A Shakespearean Glance at the People and Issues of the Day.

Sunday, January 22, 2006

Hamlet #1 - Sweaty Haste


Hamlet opens at night, in fact at midnight, as two Danish border guards explain to Horatio, Hamlet's trusted friend and the only completely virtuous character in the play, what they have seen in recent nights:

Marcellus: "Horatio says 'tis but our fantasy,
And will not let belief take hold of him
Touching this dreaded sight twice seen of us.
Therefore I have entreated him along
With us to watch the minutes of this night…".

Of course you can't watch minutes, since time is as invisible as Horatio thinks the ghost is, but if you raise those kinds of objections, you'll miss the fun Shakespeare has to offer. With the bard, minutes are visible, ideas can be touched, colors tasted, and ghosts can walk the night:

Mar: "Peace! Break thee off! Look where it comes again!"
Hor: "What art thou that usurp'st this time of night,
Together with that fair and warlike form
In which the majesty of buried Denmark
Did sometime march? By heaven, I charge thee, speak!"

Horatio accuses the ghost of usurping the night. True, the night can't exactly be usurped, but its quiet can be stolen by a noisy ghost, and it's more fun to stretch for a word like usurp than settle for mere accuracy. Moreover, later we will learn that the entire play is about how Hamlet's uncle may have usurped the throne of Denmark by killing his own brother, Hamlet's father, who resembles the ghost, or whom the ghost resembles. So Shakespeare does have his additional reasons for saying usurp'st.

Horatio adds that the ghost is usurping not only the night, but "the fair and warlike form / in which the majesty of buried Denmark / did sometime march." He could have just said, you look like the dead king. But that would lose for us the importance of that dead king, Hamlet Senior, who Horatio describes as having embodied the majesty of the country, now lost.

The ghost disappears and Horatio decides to tell Hamlet what he has seen, but Shakespeare needs to do a little backfilling first, so he has Marcellus ask Horatio why the number of border guards has been increased recently, and…:

Mar: "And why such daily cast of brazen cannon
And foreign mart for implements of war,
Why such impress of shipwrights, whose sore task
Does not divide the Sunday from the week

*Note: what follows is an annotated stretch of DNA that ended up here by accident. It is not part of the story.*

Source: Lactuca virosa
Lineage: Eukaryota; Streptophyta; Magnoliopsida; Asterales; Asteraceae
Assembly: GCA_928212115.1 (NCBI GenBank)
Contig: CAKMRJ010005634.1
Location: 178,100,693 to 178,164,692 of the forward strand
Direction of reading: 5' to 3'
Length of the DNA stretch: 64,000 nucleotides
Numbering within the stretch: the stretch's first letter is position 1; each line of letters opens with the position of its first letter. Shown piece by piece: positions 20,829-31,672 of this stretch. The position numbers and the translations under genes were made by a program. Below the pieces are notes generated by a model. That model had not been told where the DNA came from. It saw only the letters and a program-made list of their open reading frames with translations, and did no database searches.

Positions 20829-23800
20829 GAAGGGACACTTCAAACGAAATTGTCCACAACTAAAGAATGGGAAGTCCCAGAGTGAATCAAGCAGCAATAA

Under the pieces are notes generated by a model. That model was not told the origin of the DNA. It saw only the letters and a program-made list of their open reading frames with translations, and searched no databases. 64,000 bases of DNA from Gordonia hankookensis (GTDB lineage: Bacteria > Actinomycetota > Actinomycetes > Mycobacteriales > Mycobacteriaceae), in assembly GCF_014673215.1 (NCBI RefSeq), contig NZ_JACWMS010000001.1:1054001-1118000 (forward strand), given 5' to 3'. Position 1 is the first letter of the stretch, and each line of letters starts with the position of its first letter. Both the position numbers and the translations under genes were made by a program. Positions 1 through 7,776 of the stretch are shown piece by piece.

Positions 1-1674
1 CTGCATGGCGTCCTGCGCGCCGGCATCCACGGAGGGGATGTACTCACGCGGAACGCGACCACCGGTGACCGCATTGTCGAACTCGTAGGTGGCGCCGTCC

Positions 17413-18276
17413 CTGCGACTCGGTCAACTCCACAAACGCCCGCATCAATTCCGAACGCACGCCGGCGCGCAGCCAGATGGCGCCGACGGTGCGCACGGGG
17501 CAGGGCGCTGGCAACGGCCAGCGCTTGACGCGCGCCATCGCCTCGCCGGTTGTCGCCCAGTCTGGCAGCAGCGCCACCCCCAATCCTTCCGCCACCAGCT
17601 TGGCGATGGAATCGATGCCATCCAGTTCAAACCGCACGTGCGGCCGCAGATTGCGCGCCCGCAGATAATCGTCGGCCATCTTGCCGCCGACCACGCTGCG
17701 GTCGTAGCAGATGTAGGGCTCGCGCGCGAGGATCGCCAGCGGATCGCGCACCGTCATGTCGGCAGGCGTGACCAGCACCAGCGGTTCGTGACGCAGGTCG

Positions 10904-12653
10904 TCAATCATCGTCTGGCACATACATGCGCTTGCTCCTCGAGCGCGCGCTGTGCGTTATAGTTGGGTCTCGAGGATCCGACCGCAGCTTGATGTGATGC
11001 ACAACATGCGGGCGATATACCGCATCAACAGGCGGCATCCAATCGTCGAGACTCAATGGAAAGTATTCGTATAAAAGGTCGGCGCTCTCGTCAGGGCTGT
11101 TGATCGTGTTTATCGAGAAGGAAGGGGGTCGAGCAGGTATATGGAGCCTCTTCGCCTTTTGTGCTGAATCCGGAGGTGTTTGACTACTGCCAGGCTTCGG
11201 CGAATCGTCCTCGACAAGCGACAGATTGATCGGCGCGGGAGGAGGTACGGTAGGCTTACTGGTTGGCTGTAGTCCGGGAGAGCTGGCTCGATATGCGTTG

What might be toward, that this sweaty haste
Doth make the night joint-laborer with the day?"

What's with all these war preparations, pursued 24/7 and in sweaty haste? Horatio explains that Fortenbras, son of the slain king of Norway, is putting together an army to recover lands that Hamlet's father won, or won back, from Norway in a prior war, a war in which Hamlet's father slew Fortenbras' father, setting the stage for a recurrence, or a rematch.

Please note that Norway went to its slain king's brother "Old Norway," not his son Fortenbras, and Denmark went to its dead king's brother Claudius, not his son Hamlet. The uncles rule while the sons - well, each follows a different course. Here's some irresistible language Horatio uses to explain how this young Fortenbras…:

Hor: "Hath in the skirts of Norway here and there
Sharked up a list of lawless resolutes
For food and diet to some enterprise
That hath a stomach in 't,…".

Fortenbras has put together an army composed of criminal riff-raff, drawn from the "skirts" of Norway – the hidden corners of his nation; men who are fighting not for a noble cause but for food and diet; that is, out of poverty and desperation.

Amidst this atmosphere of external threat, the appearance of the late king's ghost bodes ill, and Shakespeare has the educated Horatio draw a parallel to the events preceding the fall of Julius Caesar, when signs and portents of his coming murder were visible in Rome:

Hor: "A little ere the mightiest Julius fell,
The graves stood tenantless, and the sheeted dead
Did squeak and gibber in the Roman streets;
As stars with trains of fire and dews of blood,
Disasters in the sun, and the moist star
Upon whose influence Neptune's empire stands
Was sick almost to doomsday with eclipse…".

A nice little Halloween effect. That moist star by the way is in fact the moon, which influences Neptune's empire through the tides. The ghost comes again, and is just about to speak when the cock crows, signaling dawn:

Ber: "It was about to speak when the cock crew."

Hor: "And then it started like a guilty thing
Upon a fearful summons…".

Hamlet, the play, extends its fearful summons to you, fair bardseye viewer, as in the coming weeks, whenever current events fail to inspire, your humble hierophant (explainer of mysteries – a very cool word), will pursue this guided tour of that master of misery, that earl of equivocation, that ambassador of ambiguity, the Prince of Denmark.

Here's a link to the recommendable Joe's Cafe.

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